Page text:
Are there new ways to think about our digital workplace skills that allows us to take our thinking up to a new plane, the next meta-level of thinking and working where we have much higher leverage, can manage change that is an order of magnitude or greater in volume than today, work in fundamentally better and smarter new ways — and perhaps even work a bit less — yet produce much more value?
The rate of change in the business world today is greater than our ability to respond. In a world that is often described as VUCA (Volatile, Uncertain, Complex and ambiguous), there are major tectonic shifts that demand a new mindset of leadership. First, let us look at these shifts. In recent
The path to self-improvement starts with self-awareness – the ability to have a clear understanding of your personality, strengths, values, weaknesses, motivations and emotions. The awareness of why you do what you do helps you develop the process that will move you forward. Where you focus your behavior, thoughts and[...]
Carol Dweck offers a theory of Mindset. People can be classified into either Fixed or Growth Mindset states. People that possess a growth Mindset rise to challenges and learn from feedback on their mistakes. People's Mindsets can be changed, and it is possible to support people in the transition to a growth Mindset.
“Today any company that isn’t rethinking its direction at least every few years—as well as constantly adjusting to changing contexts—and then quickly making significant operational changes is putting itself at risk. But, as any number of business leaders can attest, the tension between needing to stay ahead of increasingly fierce competition and needing to deliver this year’s results can be overwhelming.”
— John P. Kotter, “Accelerate!”, Harvard Business Review, November 2012 Accelerating change continues to impact every facet of business. To thrive long term, business leaders must make implementing change a core competency in order to capitalize on our changing world instead of merely trying to adapt to it.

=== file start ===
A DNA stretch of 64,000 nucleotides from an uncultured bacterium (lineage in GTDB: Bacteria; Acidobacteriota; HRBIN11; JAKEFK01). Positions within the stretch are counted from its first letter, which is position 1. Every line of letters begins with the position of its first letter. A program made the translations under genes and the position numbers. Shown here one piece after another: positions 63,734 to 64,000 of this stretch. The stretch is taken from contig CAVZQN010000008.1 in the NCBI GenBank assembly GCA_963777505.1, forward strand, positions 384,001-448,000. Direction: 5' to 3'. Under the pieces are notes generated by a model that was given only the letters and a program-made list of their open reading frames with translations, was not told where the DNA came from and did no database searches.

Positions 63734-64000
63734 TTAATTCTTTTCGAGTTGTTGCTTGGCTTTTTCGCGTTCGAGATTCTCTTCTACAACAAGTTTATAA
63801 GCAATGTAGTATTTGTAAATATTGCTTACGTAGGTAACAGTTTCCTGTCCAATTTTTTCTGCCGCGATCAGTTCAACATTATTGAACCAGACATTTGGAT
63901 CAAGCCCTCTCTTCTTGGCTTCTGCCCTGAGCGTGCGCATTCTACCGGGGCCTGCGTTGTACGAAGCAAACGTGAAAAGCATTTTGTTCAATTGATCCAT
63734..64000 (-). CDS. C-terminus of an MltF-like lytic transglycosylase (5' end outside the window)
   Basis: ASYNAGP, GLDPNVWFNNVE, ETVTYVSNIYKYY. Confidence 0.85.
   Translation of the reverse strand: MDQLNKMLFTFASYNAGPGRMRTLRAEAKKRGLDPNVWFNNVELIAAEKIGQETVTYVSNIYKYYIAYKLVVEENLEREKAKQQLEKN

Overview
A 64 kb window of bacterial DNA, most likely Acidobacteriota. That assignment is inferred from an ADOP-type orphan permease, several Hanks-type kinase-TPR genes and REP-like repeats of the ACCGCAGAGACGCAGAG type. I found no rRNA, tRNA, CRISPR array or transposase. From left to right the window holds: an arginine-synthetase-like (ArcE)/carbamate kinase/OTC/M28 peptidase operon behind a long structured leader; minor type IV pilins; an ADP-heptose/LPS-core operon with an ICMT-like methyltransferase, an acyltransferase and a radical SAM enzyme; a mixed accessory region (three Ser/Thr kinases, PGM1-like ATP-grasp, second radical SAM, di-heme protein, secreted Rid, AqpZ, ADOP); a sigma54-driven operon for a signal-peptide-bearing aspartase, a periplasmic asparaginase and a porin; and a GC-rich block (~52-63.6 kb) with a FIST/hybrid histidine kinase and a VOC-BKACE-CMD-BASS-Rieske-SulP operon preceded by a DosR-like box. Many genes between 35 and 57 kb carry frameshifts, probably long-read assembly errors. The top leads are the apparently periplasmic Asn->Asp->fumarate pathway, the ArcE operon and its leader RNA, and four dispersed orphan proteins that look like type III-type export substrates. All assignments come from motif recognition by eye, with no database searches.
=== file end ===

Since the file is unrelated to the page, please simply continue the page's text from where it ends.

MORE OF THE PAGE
One basic premise of Movement Netlab is that we can accomplish great things when we organize ourselves into groups, or clusters, based around what we are most passionate about. Sometimes these clusters last for years.
I am thrilled to share The Emerging Leaders Playbook – you can download here. It offers a comprehensive guide for emerging leaders and their mentors to help them make sense of the changing nature of leadership.
Challenges and problems can derail your creative process ... or they can make you more creative than ever. In the surprising story behind the best-selling solo piano album of all time, Tim Harford may just convince you of the advantages of having to work with a little mess.
You probably already use a "to-do" list, and chances are you've at least heard of its close cousin, the "got-done" list. But the two approaches to managing your time and tasks aren't created equal, and the research is steadily piling up on behalf of the latter. Here's why you should consider switching to "got-done" lists, and how to get started.
Studies have shown that focusing on past achievements can boost our creativity, productivity, and even happiness. And while we probably shouldn't replace celebrating our wins with reflecting on our intentions, most of us could probably put the two in better balance. That's where a "got-done" list com
In Part One of this series, we described how leadership within an organization or network needs to flex (depending on the specific situation) between opposite points of a spectrum from Directive to Adaptive. In Part Two of this series, we explored what leadership looks like if it is directive, adaptive, or in-between (where folks use advice and consulting). We also raised a challenge to positional leaders: to attend to the readiness and capacity of self and others to respond appropriately
We operate in a time of increasing complexity, where we frequently cannot control or predict what will effect change, where dynamic forces affect the broader movement ecosystem, and where interdependent relationships are vital to our work. To progress on the long arc of justice we need to get much smarter about how to engage the leadership of all who care about justice. We need to transcend the futile search for the one or two best leadership approaches and understand a spectrum of leaders
Robin Lincoln Wood Overview of the Purpose of this Series of Articles – with excerpts from “A Leader’s Guide to ThriveAbility” This series of articles is intended to illuminate how an integral approach to leadership can help us meet the critical...
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